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25-Year Follow-Up Study Reveals Link Between Sleep in Midlife and Dementia Diagnoses

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Olivia Murillo

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Across our lives, the quantity and quality of sleep that we get will change dramatically, and unfortunately, sleeping less and sleeping worse are common complaints among aging populations. Research examining sleep in older adults is uncovering important connections between sleep and age-related health outcomes, including diseases such as dementia.

A recent study found that getting six or fewer hours of sleep at age 50 and 60, compared with the recommended seven hours, was associated with an increased risk for dementia, even after accounting for sociodemographic, physical, and mental health factors.

The study aimed to determine whether the amount of sleep people get mid-life was related to whether or not they would develop dementia in the future. Researchers collected and analyzed data from 7,959 participants aged 45-55 between 1985-1988, then tracked dementia diagnoses over an average of 25 years.

Researchers also collected information on these participants’ mental, cardiometabolic, and general health to factor into analyses.

At the time of follow-up, there were a total of 521 dementia diagnoses among the participants, now 70 to 75 years old.

Those who had reported getting seven hours of sleep over two decades prior now had the lowest rate of diagnoses, while respondents who had reported getting six or fewer hours of sleep were found to have a significantly higher risk for dementia (Table 1).

Analyses revealed a similar set of results in a group of 55-65 year-olds after an average 15 year follow-up. In a final group of 65-75 year-olds, however, the relationship between sleep and dementia was not as significant once other health-related and behavioral factors were taken into account.

Some participants were asked about their sleep duration on one more occasion between their original measurement and follow-up. The researchers found that people who had reported sleeping six or fewer hours in both their 50s and 60s had a much greater risk for dementia diagnoses compared to those with any other pattern of responses across measurements.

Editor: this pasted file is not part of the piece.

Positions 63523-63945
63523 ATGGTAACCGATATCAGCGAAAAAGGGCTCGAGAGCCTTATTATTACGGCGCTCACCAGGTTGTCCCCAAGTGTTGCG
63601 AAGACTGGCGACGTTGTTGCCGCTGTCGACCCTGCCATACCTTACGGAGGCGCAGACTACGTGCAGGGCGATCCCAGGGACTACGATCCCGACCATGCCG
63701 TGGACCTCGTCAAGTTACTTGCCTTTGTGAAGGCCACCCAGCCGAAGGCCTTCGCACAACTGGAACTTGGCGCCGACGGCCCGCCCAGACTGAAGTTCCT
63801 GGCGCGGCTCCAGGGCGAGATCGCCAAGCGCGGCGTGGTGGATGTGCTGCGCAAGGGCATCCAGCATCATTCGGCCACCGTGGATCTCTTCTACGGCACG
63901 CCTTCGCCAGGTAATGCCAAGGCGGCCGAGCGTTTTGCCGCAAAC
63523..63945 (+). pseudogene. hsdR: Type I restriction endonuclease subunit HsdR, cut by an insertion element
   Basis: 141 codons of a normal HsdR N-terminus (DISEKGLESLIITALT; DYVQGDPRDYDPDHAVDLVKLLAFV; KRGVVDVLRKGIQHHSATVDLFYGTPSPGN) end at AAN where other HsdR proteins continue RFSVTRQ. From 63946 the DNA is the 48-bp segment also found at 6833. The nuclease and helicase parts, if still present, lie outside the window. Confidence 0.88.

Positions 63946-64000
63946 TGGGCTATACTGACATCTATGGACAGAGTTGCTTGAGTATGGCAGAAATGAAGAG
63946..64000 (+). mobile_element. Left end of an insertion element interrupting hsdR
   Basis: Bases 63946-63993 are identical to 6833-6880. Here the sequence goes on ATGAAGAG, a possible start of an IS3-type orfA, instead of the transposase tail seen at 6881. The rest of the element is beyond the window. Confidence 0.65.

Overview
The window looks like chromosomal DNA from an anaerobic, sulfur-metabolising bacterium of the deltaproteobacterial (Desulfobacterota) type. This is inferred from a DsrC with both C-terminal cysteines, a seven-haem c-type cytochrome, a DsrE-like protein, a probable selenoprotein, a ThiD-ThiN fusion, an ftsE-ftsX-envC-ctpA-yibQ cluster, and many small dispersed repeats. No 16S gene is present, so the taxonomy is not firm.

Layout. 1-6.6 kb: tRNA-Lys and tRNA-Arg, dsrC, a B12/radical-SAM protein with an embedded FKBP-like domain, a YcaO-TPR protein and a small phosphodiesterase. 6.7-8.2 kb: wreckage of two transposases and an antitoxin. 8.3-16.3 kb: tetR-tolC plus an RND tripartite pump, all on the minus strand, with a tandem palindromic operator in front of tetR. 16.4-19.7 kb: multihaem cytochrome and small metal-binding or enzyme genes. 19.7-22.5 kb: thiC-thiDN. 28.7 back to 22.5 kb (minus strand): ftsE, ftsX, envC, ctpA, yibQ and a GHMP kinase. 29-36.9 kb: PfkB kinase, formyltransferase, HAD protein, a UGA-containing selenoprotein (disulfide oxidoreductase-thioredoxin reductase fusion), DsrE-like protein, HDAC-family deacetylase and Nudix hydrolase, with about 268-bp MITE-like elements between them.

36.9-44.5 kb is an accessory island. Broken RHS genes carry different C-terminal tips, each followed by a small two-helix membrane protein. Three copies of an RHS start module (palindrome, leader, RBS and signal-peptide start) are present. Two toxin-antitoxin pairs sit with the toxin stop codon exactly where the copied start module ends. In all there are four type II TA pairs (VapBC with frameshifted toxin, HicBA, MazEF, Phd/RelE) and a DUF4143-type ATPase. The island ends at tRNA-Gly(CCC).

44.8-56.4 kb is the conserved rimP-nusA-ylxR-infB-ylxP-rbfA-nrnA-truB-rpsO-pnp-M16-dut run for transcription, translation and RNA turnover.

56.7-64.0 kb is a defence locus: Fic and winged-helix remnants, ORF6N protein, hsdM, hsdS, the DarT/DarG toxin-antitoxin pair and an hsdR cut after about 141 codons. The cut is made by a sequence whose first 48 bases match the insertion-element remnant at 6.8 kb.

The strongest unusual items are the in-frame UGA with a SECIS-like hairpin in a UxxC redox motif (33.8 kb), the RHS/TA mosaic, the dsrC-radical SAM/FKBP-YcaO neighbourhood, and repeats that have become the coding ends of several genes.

Of note, this study did not find a significant relationship between sleeping eight or more hours and dementia diagnoses.

As sleep and mood disorders are known to be intimately related, a key contribution of this study was its statistical consideration of mental health factors when examining the sleep-dementia relationship.

This provided evidence that these factors are not secretly driving the association. While mood disorders, such as depression, are still believed to play a pivotal role, the findings suggest there exists a consistent, independent relationship between sleep duration in midlife and dementia.

Further studies are required to investigate why short sleep duration, and sleep disturbances at large, can have a negative effect on healthy aging and sleep, which will help identify preventative routes that can be taken earlier in life.

Table 1. Association between sleep duration at age 50 and incidence of dementia

Sleep duration at age 50 N cases / N total Model 1

Hazard Ratio**, accounting for sociodemographic factors

Model 1 + behavioral factors Model 1 + health-related factors
Short (≤ 6 hours) 211/3149 1.28* 1.27* 1.22*
Normal (7 hours) 219/3624 1 (ref) 1 (ref) 1 (ref)
Long (≥ 8 hours) 91/1186 1.25 1.25 1.24

* statistically significant** The hazard ratio is the comparison between the probability of dementia in the short and long sleep groups compared to the normal sleep group.

Table 2. Association between sleep duration at age 60 and incidence of dementia

Sleep duration at age 60 N cases / N total Model 1

Hazard Ratio, adjusted for sociodemographic factors

Model 1 + behavioral factors Model 1 + health-related factors
Short (≤ 6 hours) 192/2759 1.48* 1.46* 1.38*
Normal (7 hours) 142/2988 1 (ref) 1 (ref) 1 (ref)
Long (≥ 8 hours) 75/1417 1.15 1.17 1.13

* statistically significant

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About Our Editorial Team

author
Olivia Murillo

Contributing Writer

About Our Editorial Team

author
Olivia Murillo

Contributing Writer

  • References

    +1 Sources
    1. 1. Sabia, Fayosse, A., Dumurgier, J., et al. (2021). Association of sleep duration in middle and old age with incidence of dementia. Nature Communications, 12, 2289. Published.https://pubmed.ncbi.nlm.nih.gov/33879784/

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